The Award is vacated to the extent of remanding the issue of the amount of child support payable by the husband to the arbitrators to render a decision in accordance with the above decision. The motion to confirm the remainder of the Award is granted in its entirety. That branch of the wife's motion seeking to amend the judgment of divorce is granted except as it relates to child support . The wife's motion to amend the judgment as it relates to child support is denied with leave to renew after the arbitrators render a decision on the issue of child support. All other relief requested is denied.

This shall constitute the decision and order of the court.



J. S. C.


Footnote 1: As is relevant herein, CPLR 7511(b)(1) provides that:

"1. The award shall be vacated on the application of a party who either participated in the arbitration or was served with a notice of intention to arbitrate if the court finds that the rights of that party were prejudiced by:

"(i) corruption, fraud or misconduct in procuring the award; or

"(ii) partiality of an arbitrator appointed as a neutral, except where the award was by confession; or

"(iii) an arbitrator, or agency or person making the award exceeded his power or so imperfectly executed it that a final and definite award upon the subject matter submitted was not made; or

"(iv) failure to follow the procedure of this article, unless the party applying to vacate the award continued with the arbitration with notice of the defect and without objection."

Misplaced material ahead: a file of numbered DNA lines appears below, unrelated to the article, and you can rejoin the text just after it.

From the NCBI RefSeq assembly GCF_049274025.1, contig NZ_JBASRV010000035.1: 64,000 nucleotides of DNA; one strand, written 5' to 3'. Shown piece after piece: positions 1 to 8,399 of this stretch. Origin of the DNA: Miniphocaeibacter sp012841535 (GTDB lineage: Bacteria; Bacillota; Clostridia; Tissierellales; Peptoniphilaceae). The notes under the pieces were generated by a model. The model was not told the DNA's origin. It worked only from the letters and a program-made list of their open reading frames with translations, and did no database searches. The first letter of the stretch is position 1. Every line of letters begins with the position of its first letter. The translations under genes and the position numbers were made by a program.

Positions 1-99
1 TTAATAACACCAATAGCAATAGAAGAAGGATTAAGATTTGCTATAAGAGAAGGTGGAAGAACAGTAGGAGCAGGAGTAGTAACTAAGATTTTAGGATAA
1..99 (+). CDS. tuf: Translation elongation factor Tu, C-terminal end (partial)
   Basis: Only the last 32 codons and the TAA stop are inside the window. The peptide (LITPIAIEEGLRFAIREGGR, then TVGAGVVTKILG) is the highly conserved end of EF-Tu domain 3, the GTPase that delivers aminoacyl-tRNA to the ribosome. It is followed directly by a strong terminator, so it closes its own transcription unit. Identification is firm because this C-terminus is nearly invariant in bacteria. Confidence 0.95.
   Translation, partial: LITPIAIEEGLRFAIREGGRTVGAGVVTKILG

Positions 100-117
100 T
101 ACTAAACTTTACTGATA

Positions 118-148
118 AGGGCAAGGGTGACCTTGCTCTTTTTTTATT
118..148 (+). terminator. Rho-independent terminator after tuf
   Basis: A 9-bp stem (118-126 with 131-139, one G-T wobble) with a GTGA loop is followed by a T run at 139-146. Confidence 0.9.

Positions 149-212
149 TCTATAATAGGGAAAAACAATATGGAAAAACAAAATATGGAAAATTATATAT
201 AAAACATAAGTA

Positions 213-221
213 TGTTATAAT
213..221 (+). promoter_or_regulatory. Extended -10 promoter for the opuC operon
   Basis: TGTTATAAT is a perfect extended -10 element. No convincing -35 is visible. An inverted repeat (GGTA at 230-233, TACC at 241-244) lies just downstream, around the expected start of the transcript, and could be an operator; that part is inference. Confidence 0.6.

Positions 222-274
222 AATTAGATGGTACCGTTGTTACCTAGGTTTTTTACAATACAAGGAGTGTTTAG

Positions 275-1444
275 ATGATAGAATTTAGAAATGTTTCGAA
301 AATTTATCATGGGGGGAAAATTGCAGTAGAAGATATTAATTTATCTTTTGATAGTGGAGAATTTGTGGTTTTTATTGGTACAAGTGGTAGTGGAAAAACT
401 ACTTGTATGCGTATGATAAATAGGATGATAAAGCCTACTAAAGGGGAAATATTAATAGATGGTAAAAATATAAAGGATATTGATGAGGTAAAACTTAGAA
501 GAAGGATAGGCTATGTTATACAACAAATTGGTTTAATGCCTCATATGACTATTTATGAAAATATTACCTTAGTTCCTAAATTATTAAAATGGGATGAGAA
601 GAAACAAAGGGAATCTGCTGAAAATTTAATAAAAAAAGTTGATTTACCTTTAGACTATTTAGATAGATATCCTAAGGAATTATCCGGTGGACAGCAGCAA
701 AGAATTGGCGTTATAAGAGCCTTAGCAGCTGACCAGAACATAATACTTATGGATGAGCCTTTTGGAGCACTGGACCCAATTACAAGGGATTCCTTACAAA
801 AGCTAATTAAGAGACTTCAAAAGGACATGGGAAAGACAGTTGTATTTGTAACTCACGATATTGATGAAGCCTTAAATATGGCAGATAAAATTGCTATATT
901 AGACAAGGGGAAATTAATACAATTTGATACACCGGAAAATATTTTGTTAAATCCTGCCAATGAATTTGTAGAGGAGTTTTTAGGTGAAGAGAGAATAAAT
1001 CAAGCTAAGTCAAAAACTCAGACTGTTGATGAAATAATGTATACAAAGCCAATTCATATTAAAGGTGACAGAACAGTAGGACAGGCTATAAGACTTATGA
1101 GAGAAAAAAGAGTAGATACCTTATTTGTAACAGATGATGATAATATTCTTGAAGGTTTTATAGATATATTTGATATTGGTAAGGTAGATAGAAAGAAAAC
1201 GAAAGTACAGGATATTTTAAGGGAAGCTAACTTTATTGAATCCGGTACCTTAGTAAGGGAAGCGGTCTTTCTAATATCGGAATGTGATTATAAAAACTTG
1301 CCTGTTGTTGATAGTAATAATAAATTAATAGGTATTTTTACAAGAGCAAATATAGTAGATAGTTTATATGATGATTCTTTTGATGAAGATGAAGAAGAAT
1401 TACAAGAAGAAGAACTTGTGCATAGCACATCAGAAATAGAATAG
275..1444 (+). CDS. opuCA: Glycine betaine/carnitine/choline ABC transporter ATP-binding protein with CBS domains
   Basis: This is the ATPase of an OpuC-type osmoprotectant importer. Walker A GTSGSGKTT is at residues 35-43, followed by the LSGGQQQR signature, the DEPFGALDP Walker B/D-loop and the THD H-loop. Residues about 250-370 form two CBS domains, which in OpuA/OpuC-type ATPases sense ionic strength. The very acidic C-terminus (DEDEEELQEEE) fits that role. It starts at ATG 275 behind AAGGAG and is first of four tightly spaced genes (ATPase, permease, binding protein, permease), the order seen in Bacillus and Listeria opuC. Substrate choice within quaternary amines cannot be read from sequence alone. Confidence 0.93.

Pursuant to CPLR 7511(c), an arbitration award my be modified if:

"1. there was a miscalculation of figures or a mistake in the description of any person, thing or property referred to in the award; or

"2. the arbitrators have awarded upon a matter not submitted to them and the award may be corrected without affecting the merits of the decision upon the issues submitted; or

"3. the award is imperfect in a matter of form, not affecting the merits of the controversy."

Pursuant to CPLR 7511(d), "the court may order a rehearing and determination of all or any of the issues either before the same arbitrator or before a new arbitrator appointed in accordance with this article."

Footnote 2: CPLR 7503(b) provides, in pertinent part, that an arbitration proceeding may be stayed:

"[A] party who has not participated in the arbitration and who has not made or been served with an application to compel arbitration, may apply to stay arbitration on the ground that a valid agreement was not made or has not been complied with . . ."

Footnote 3:Minus FICA, medicare and New York City and Yonkers local taxes, in accordance with the CSSA.